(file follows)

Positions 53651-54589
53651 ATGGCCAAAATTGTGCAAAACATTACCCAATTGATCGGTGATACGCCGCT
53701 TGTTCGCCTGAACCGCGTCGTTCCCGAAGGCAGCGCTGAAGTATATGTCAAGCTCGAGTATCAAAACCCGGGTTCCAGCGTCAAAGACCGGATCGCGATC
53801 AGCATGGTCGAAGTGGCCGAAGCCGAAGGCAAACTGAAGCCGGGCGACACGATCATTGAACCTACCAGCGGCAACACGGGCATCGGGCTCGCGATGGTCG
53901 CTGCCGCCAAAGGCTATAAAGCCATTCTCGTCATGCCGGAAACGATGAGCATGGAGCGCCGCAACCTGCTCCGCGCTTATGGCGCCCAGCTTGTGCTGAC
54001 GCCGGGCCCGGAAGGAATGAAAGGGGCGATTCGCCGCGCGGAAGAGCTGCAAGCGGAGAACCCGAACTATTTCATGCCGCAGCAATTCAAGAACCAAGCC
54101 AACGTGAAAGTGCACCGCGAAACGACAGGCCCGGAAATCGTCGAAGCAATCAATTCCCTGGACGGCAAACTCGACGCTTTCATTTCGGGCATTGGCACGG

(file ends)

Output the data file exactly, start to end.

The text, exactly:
Positions 53651-54589
53651 ATGGCCAAAATTGTGCAAAACATTACCCAATTGATCGGTGATACGCCGCT
53701 TGTTCGCCTGAACCGCGTCGTTCCCGAAGGCAGCGCTGAAGTATATGTCAAGCTCGAGTATCAAAACCCGGGTTCCAGCGTCAAAGACCGGATCGCGATC
53801 AGCATGGTCGAAGTGGCCGAAGCCGAAGGCAAACTGAAGCCGGGCGACACGATCATTGAACCTACCAGCGGCAACACGGGCATCGGGCTCGCGATGGTCG
53901 CTGCCGCCAAAGGCTATAAAGCCATTCTCGTCATGCCGGAAACGATGAGCATGGAGCGCCGCAACCTGCTCCGCGCTTATGGCGCCCAGCTTGTGCTGAC
54001 GCCGGGCCCGGAAGGAATGAAAGGGGCGATTCGCCGCGCGGAAGAGCTGCAAGCGGAGAACCCGAACTATTTCATGCCGCAGCAATTCAAGAACCAAGCC
54101 AACGTGAAAGTGCACCGCGAAACGACAGGCCCGGAAATCGTCGAAGCAATCAATTCCCTGGACGGCAAACTCGACGCTTTCATTTCGGGCATTGGCACGG